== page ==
Morgan Tait

Morgan Tait is the NZ Herald's consumer affairs reporter.

Big weekend has fans spoiled for choice

Not since the Rugby World Cup have so many people headed to Auckland, and promoters in other parts of the country are hurting

Eminem plays Rapture 2014 tonight.
Eminem plays Rapture 2014 tonight.

Auckland's biggest event weekend since the Rugby World Cup final has kicked off - and the city's event bonanza is believed to be behind a drop in interest at other events around the country.

Art, music and sporting fans have been spoiled for choice with the NRL Auckland Nines, Rapture 2014 and Splore events occurring in the city this weekend, as well as the Classic Hits Winery Tour at Villa Maria Estate in Mangere, the Chinese Lantern Festival in Albert Park and two large cruise ships bringing more than 7000 passengers and crew.

With half of the 96,000 Nines crowd and the 55,000 Rapture crowd coming from outside of Auckland, events elsewhere in the country have taken a hit in ticket sales.

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Jim Beam Homegrown in Wellington has not sold out - the first time this has happened in its seven-year lifespan; 2000 tickets are expected to remain unsold.

Event organiser Mark Wright put the shortfall down to the Auckland bonanza.

"This is a perfect storm of large-scale events; we haven't had this type of clash in the past," he said.

"If you look at Nines, it looks like it is going to be a great event, and Eminem and Splore, so it was always going to have some impact being on the same weekend as well."

Mr Wright was philosophical about the clashes.

"Every now and again this kind of thing is going to happen.

"I don't think anyone purposely wants to clash with anyone else ... It's just the nature of the beast and a busy calendar."

The Mission Concert at Mission Estate winery in Napier was likely to draw a crowd of 11,000 to the 25,000-capacity venue, said chief executive Peter Holley.

"To be fair, we have a slightly smaller audience than we have had in previous years, but we have always said we want to bring different acts into the region to suit different genres and this year's has a smaller appeal."

Mr Holley said a number of events around the country, including Rhythm and Vines, international cricket games and the IRB Wellington Sevens, had also not sold out.

"Whether people are busy, they are fragmented or their discretionary income is smaller - there are probably a number of issues there."

Splore marketing and promotions manager Suzanne McNamara said the event had not sold out yet, either.

"All those other things make an impact for sure," she said. "Although I don't think the rugby league does but whether we have a completely different crowd from Eminem is debatable; there is going to be a small effect even though it is a completely different kind of festival."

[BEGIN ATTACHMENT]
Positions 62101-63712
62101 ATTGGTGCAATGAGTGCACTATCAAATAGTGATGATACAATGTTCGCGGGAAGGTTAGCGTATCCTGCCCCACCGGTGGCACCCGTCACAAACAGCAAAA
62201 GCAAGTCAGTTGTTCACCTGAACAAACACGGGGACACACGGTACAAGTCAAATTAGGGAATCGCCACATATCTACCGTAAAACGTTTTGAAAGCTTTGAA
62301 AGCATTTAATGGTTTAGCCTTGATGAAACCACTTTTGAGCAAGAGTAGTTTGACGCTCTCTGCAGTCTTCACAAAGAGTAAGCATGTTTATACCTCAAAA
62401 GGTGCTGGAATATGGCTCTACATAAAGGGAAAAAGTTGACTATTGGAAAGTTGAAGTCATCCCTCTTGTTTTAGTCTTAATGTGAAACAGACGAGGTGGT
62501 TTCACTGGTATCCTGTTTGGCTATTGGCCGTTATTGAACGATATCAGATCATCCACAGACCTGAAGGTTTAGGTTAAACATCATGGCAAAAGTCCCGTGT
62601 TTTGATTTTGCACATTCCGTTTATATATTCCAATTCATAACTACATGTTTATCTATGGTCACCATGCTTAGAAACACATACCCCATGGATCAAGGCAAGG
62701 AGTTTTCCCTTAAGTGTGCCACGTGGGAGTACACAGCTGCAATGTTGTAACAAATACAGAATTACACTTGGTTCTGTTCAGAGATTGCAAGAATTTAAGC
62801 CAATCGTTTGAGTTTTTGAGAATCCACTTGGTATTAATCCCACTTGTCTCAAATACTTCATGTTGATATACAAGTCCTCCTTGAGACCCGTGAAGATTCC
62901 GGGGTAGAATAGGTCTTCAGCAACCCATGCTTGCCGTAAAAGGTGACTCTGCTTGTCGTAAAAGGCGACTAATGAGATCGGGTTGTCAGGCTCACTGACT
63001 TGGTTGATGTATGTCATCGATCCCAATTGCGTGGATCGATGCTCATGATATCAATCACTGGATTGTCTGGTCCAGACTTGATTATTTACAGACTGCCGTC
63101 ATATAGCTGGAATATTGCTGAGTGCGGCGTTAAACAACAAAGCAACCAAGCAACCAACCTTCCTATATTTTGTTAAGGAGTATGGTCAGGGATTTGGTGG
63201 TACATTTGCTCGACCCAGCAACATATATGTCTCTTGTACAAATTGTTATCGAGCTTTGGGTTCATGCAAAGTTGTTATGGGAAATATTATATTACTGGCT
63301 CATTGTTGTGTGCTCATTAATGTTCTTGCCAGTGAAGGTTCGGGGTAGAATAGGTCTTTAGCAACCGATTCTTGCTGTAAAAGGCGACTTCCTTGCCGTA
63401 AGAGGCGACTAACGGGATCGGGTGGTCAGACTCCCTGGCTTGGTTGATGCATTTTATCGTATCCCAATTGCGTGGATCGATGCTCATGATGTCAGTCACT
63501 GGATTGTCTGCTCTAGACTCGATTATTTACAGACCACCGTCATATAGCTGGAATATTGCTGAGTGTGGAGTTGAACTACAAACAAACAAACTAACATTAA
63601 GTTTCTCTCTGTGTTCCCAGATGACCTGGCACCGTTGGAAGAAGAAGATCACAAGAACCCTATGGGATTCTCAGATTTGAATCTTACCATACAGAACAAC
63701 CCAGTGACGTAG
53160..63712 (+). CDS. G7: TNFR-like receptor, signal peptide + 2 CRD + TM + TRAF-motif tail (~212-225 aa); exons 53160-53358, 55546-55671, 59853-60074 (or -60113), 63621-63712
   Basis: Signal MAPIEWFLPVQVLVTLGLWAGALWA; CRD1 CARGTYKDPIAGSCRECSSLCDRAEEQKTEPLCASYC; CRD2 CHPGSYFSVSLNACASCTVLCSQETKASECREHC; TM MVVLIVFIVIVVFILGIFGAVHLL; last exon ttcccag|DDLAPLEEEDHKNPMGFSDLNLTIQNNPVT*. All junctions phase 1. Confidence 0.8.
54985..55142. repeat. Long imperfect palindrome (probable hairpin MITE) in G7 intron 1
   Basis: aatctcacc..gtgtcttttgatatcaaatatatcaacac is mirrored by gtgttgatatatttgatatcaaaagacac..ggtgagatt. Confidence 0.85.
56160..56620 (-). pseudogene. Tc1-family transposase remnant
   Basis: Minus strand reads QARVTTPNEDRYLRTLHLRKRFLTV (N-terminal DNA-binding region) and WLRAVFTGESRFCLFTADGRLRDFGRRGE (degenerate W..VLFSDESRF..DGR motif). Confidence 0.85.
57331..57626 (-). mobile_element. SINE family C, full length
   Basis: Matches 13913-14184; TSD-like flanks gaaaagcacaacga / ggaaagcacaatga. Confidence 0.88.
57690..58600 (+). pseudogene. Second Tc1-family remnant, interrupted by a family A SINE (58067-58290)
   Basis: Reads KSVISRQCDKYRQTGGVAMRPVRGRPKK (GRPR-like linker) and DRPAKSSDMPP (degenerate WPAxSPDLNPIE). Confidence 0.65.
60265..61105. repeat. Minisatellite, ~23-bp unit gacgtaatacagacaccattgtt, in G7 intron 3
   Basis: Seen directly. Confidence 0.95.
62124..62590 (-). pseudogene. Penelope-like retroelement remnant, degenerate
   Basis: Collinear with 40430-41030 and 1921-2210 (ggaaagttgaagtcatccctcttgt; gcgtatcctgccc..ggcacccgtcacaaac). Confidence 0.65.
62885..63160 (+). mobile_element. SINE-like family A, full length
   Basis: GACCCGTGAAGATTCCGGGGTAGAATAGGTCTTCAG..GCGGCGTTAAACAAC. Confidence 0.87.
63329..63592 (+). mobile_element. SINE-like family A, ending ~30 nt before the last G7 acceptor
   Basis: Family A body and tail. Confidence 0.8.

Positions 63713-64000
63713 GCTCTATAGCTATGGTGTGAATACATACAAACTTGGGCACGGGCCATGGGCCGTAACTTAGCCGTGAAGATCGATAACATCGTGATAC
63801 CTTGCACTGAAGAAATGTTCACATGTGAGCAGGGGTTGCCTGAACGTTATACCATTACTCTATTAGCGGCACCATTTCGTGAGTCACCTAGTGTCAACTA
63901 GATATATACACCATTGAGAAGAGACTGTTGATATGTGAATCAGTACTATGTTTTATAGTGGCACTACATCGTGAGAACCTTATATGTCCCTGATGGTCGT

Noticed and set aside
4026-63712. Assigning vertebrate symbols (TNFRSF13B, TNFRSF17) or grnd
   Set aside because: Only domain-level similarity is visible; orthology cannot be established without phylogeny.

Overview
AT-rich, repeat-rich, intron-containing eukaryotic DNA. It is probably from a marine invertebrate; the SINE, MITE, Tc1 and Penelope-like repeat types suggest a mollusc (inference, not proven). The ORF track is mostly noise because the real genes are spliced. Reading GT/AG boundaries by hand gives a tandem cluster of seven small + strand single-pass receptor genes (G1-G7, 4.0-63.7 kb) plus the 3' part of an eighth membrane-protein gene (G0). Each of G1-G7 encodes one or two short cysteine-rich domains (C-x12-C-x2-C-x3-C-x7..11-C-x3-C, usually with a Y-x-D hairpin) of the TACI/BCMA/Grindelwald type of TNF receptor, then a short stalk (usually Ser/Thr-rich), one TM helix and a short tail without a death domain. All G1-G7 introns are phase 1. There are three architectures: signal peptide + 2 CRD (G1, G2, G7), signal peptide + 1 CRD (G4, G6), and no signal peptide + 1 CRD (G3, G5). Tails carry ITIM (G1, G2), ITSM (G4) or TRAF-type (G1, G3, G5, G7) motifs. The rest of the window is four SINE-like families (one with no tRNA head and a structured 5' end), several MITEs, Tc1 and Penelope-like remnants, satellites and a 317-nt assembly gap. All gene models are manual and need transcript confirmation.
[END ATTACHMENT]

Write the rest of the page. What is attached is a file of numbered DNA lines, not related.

Auckland Tourism, Events and Economic Development general manager Rachael Carrol, said the weekend was huge for the region and she expected crowds to exceed forecasted economic benefits.

"It is probably the weekend where we will attract the most number of visitors coming to Auckland since we staged the final night of Rugby World Cup in 2011.

"You're talking about 50,000 people converging on Auckland. That's money into local businesses, so the benefit of these events is very broad reaching from an economic standpoint."

Although the cluster of events might offset ticket sales for some, it increased Auckland's profile, she said.

"There is something fantastic about having events really clustered together that gives that sense of big-city buzz."

Crowded calendar too much

Auckland's bustling events calendar provided too much choice for one Auckland woman, who turned down free tickets to the NRL Auckland Nines and sold her Rapture 2014 tickets to attend the Splore festival.

Ella Brockelsby, 25, was looking forward to a busy weekend in the city watching the league at Eden Park before dancing to rap superstar Eminem at Western Springs.

After problems organising her complimentary Nines tickets and those of friends so they could sit together, plus a bad experience with long queues at Big Day Out, also hosted at Western Springs, she decided instead on the relaxed camping vibes of Splore.

Rapture headliner Kendrick Lamar pulling out was also a factor, she said.

"It was becoming too much of a mission organising people to come to the Nines ... We were trying to organise to sit together and it wasn't really working out.

"After Big Day Out, I didn't really like Western Springs as a venue and also with travelling overseas I thought I would be able to see Eminem again," she said.

"I do wish I could have gone to all of it because I do really want to go to the Nines and Eminem had that been on another weekend."

Ms Brockelsby tried to sell her Rapture ticket on Trade Me but the auction fell through, so she ended up selling to friends.

"Even though I don't really know any of the people playing [at Splore] I am excited about having a fun time," she said

She was looking forward to dressing up for the love-themed event and camping with friends for the three days of the festival at Tapapakanga Regional Park.

Auckland's amazing weekend

Rapture hip-hop festival: With Eminem, Western Springs, tonight, 66,000 people

Lantern festival: Albert Park, tonight and tomorrow night, 100,000+ people

Rugby league nines: Eden Park, today (pool play), tomorrow (finale), 96,000 people

Classic Hits Winery Tour: With Breaks Co-op, Stan Walker and The Exponents, tonight, Villa Meria Estate, Mangere, 6500 people

Splore: All weekend, Tapapakanga Regional Park, 7200 people

- NZ Herald

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